Last year, many statehouses across the country looked to address a growing consumer issue broadly known as “right to repair.” Now with legislative sessions kicking off in more than 40 states across the country, this policy looks like it will continue to stay at the top of the agenda for some policymakers. In fact, about ten different legislatures have already introduced some form of a right to repair bill.

The idea behind these so-called “pro-consumer” bills is that anyone should be able to repair the technical devices they own. And they do already. But the philosophy behind this movement is multifaceted, touching a wide range of products and industries, but is mostly just self-serving.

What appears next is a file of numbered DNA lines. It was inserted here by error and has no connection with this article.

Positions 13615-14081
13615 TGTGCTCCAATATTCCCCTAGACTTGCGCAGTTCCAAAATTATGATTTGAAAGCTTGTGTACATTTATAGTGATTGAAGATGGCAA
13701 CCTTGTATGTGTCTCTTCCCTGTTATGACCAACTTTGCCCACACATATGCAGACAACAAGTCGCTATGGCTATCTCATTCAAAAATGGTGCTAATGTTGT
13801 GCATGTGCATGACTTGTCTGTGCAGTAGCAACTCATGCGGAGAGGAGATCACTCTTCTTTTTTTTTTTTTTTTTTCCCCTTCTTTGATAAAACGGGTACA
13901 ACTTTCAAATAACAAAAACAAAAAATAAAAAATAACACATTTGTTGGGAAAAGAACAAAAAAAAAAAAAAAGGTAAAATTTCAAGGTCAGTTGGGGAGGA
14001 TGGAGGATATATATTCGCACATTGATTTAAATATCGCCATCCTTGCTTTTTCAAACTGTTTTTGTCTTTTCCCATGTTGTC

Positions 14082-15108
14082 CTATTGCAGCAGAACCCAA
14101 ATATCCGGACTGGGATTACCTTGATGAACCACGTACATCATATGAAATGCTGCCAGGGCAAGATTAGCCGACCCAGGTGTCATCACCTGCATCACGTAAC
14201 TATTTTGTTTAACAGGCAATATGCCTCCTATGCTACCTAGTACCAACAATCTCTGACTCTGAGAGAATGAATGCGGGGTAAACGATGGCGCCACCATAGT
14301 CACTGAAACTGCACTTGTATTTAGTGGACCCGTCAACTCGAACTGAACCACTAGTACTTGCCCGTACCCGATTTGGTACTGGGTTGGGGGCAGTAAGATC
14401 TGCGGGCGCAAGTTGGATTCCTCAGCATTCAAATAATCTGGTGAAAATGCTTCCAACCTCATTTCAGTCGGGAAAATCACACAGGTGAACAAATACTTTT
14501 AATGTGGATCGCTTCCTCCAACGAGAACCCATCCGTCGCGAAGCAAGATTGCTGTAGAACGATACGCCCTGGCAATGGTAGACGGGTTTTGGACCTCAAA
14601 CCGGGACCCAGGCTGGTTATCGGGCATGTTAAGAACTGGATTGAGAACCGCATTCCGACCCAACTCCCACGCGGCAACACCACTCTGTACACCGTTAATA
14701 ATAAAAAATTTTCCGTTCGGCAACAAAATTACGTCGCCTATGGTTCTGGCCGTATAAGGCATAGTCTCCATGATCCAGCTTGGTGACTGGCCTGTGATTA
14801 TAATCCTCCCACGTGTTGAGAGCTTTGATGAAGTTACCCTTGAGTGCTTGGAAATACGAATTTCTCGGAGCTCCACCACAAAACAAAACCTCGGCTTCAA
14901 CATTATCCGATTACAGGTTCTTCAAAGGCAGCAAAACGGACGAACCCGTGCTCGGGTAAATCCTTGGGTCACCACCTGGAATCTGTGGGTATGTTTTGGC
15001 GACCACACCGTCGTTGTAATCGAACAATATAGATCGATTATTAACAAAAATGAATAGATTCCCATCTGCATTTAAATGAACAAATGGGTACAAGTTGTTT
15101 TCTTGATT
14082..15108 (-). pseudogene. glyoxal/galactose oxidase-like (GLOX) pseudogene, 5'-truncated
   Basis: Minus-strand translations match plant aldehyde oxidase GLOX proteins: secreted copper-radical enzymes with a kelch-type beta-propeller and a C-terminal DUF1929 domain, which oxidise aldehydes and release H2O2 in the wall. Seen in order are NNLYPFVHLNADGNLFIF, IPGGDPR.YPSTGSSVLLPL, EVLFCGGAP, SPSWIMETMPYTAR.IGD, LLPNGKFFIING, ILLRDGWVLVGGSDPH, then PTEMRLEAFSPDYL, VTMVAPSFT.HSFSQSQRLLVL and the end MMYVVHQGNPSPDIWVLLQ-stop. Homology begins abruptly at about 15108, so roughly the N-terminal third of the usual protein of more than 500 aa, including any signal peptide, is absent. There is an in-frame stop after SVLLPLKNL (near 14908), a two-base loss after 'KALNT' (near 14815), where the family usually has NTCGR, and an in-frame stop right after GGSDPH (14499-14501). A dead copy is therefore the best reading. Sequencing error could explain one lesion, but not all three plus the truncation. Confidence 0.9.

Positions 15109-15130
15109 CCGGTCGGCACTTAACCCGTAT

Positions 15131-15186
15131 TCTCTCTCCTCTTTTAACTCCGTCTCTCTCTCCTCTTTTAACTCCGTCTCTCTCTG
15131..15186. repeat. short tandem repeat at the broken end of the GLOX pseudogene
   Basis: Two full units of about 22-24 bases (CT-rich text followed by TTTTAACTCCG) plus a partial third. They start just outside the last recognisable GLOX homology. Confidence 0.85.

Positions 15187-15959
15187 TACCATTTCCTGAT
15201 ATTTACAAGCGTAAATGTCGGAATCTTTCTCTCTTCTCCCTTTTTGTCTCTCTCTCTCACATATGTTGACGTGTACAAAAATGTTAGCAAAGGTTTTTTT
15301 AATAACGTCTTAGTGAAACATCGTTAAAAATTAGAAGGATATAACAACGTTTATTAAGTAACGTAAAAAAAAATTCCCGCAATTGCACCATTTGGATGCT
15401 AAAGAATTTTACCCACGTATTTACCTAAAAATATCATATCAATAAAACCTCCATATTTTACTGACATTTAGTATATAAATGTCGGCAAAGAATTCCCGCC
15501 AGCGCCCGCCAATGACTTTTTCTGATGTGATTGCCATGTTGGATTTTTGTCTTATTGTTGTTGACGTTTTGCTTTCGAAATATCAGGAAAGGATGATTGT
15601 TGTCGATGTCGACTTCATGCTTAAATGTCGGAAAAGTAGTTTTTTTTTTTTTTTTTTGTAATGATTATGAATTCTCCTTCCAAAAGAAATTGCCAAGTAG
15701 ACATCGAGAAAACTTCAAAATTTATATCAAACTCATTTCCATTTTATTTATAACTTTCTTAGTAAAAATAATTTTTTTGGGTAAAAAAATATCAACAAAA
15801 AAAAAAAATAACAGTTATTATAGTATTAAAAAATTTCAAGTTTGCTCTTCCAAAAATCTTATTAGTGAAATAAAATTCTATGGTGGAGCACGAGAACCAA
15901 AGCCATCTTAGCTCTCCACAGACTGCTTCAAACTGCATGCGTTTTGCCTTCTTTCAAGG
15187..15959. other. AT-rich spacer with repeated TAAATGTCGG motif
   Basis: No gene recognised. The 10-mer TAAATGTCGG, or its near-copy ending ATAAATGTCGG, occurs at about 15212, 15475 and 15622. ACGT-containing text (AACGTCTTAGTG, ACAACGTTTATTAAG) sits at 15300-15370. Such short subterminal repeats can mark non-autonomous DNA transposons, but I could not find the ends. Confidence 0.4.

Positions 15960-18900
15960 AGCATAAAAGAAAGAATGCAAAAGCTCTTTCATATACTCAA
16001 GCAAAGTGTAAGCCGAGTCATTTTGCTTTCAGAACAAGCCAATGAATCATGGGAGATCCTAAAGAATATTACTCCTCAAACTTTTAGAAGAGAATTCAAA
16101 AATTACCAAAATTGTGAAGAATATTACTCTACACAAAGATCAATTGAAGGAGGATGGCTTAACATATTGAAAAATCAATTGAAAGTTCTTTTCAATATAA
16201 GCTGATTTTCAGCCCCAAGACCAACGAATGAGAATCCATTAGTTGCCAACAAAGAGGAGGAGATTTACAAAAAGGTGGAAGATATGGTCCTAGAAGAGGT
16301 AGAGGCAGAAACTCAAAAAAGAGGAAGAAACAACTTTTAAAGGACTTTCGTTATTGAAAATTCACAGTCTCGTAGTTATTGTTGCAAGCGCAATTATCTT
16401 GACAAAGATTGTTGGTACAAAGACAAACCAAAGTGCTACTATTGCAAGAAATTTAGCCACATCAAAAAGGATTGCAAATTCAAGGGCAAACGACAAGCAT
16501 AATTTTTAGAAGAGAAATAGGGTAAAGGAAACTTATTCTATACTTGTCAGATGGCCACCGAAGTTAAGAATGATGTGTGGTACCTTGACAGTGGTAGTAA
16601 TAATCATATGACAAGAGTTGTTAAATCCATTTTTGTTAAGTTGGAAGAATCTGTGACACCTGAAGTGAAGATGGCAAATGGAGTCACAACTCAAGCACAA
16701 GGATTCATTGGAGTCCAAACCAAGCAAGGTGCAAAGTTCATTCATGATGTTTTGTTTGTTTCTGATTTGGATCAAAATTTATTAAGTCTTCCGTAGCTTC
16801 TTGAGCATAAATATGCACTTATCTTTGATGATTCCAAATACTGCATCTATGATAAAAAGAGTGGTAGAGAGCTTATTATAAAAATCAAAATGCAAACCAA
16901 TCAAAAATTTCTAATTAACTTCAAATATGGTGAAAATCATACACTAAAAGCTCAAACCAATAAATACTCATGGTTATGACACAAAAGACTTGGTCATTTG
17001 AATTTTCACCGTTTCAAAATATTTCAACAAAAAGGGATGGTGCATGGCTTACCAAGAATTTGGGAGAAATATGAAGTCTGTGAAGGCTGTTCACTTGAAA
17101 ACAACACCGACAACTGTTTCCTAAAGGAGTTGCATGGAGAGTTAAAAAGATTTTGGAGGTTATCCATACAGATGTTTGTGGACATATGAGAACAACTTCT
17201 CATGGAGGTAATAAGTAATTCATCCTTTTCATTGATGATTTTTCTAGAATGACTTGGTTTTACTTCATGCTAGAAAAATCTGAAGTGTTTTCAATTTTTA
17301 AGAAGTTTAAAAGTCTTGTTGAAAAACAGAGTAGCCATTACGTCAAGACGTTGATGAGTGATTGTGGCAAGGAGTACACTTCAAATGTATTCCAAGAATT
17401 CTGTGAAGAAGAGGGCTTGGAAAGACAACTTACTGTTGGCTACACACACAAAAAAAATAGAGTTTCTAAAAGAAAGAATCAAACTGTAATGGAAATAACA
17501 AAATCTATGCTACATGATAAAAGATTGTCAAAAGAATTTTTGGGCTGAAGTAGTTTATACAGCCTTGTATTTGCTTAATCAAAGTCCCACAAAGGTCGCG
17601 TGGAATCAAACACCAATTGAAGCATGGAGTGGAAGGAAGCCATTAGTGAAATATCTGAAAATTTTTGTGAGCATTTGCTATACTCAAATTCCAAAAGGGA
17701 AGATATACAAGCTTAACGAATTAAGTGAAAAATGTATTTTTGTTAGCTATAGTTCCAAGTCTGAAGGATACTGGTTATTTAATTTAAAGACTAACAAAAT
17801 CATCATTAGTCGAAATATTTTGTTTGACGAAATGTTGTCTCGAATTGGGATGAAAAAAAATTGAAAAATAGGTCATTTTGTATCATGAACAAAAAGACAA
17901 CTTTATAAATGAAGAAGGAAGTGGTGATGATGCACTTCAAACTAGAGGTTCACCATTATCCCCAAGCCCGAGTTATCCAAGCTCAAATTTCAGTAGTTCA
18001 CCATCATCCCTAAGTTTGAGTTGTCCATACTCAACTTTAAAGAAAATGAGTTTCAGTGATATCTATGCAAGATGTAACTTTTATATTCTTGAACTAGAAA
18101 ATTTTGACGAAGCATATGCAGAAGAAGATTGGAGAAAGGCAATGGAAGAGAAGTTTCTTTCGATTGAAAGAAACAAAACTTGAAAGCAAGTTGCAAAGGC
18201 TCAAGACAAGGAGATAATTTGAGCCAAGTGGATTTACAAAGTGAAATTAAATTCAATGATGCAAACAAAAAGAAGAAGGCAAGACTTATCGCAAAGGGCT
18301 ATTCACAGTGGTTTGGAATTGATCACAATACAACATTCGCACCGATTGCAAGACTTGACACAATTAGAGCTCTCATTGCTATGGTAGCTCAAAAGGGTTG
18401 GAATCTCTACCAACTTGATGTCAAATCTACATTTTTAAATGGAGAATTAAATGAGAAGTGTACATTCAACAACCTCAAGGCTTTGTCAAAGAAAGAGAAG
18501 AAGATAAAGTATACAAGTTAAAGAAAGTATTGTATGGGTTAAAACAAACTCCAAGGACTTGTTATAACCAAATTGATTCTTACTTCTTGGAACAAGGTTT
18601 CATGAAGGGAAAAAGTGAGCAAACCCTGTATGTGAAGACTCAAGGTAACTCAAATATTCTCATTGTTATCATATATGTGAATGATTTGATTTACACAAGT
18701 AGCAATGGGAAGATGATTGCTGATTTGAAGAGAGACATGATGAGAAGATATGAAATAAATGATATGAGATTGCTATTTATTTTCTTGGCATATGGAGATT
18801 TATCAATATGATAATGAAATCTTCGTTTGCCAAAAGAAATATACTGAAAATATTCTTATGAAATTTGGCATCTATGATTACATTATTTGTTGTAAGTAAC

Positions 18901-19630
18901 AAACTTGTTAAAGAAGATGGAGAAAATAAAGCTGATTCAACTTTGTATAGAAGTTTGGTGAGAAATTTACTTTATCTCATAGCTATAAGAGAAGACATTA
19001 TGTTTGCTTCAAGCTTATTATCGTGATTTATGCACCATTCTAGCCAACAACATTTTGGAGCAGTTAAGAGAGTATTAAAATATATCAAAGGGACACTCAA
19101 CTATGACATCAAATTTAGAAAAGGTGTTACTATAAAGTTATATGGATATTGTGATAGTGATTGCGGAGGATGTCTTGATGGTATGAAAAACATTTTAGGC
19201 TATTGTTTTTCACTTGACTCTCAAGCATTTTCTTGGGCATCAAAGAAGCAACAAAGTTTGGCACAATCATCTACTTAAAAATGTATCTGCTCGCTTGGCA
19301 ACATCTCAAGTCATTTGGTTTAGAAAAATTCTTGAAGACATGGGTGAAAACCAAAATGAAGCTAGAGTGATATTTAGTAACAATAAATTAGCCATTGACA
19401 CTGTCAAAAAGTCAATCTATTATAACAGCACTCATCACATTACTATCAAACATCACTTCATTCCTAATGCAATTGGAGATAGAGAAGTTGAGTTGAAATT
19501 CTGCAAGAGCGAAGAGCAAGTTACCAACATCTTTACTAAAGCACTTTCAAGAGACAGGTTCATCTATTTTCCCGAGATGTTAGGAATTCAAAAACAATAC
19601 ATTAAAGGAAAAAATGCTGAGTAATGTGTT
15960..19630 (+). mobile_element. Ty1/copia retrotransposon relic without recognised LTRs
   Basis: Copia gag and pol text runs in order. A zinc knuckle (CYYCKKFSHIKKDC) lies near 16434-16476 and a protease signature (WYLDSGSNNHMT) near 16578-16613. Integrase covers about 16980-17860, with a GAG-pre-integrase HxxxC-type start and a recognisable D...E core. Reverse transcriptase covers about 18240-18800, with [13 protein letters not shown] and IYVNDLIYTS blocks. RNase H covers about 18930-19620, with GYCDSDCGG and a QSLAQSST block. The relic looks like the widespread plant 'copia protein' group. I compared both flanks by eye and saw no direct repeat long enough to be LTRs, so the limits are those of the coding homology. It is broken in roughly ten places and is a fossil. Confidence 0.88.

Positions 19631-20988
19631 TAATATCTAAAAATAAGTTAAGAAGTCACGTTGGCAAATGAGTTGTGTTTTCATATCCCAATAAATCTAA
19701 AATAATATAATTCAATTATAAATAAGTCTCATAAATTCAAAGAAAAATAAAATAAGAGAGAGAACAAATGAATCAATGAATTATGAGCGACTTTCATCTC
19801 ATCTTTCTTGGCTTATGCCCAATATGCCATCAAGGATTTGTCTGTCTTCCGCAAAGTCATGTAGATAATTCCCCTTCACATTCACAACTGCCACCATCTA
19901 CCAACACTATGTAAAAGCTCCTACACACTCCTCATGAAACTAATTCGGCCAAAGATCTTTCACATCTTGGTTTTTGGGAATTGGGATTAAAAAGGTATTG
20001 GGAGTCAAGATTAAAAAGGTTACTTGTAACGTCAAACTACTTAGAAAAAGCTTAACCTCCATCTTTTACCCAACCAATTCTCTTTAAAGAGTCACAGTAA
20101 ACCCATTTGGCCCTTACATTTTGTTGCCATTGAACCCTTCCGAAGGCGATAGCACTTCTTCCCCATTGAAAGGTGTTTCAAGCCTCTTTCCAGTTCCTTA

Proponents of right to repair believe government intervention is needed to ensure consumers can repair things like electronic devices, home appliances, cars, farming equipment and even medical equipment. But what many fail to acknowledge is that there are broad implications associated with such an approach and even more so when “lumping” products together under the guise of right to repair.

This article was originally published by Real Clear Policy. Click here to read the full version.

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